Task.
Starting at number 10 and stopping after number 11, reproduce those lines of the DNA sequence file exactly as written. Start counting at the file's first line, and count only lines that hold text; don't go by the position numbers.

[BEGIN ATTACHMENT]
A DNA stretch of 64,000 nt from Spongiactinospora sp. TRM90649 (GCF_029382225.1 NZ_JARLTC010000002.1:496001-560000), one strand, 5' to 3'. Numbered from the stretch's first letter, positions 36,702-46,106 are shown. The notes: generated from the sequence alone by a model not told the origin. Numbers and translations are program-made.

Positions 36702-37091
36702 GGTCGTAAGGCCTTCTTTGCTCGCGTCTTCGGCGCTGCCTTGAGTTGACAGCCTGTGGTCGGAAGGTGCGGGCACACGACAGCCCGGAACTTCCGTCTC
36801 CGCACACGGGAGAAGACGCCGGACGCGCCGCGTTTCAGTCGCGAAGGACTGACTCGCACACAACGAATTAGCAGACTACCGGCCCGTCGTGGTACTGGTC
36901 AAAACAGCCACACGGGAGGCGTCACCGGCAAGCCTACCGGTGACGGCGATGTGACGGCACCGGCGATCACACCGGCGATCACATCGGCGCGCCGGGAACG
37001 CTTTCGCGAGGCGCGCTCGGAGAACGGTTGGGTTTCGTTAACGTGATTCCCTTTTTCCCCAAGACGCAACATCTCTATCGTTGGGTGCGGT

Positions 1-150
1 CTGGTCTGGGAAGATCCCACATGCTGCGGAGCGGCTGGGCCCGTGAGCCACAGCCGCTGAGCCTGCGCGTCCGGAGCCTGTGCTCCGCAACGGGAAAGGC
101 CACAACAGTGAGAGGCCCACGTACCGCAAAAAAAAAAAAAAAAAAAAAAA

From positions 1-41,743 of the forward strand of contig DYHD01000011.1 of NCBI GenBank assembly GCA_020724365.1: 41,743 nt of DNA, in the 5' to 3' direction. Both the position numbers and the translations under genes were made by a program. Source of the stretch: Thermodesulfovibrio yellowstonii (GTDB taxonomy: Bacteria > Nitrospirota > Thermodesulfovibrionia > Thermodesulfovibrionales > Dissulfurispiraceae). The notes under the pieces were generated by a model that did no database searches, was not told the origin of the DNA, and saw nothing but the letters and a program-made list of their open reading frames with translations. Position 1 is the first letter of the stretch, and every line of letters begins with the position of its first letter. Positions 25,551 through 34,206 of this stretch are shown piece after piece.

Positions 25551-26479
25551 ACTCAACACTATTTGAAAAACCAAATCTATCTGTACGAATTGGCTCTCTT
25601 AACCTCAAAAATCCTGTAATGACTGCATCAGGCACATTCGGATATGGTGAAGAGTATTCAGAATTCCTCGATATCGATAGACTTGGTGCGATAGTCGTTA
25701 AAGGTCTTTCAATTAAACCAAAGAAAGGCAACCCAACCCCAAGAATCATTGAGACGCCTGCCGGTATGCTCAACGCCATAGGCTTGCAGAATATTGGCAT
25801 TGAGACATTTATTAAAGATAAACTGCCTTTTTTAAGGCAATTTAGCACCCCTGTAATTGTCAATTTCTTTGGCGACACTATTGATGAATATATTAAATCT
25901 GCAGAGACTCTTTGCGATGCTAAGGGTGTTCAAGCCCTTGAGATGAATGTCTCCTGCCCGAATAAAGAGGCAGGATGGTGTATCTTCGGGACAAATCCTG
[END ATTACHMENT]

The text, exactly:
From positions 1-41,743 of the forward strand of contig DYHD01000011.1 of NCBI GenBank assembly GCA_020724365.1: 41,743 nt of DNA, in the 5' to 3' direction. Both the position numbers and the translations under genes were made by a program. Source of the stretch: Thermodesulfovibrio yellowstonii (GTDB taxonomy: Bacteria > Nitrospirota > Thermodesulfovibrionia > Thermodesulfovibrionales > Dissulfurispiraceae). The notes under the pieces were generated by a model that did no database searches, was not told the origin of the DNA, and saw nothing but the letters and a program-made list of their open reading frames with translations. Position 1 is the first letter of the stretch, and every line of letters begins with the position of its first letter. Positions 25,551 through 34,206 of this stretch are shown piece after piece.

Positions 25551-26479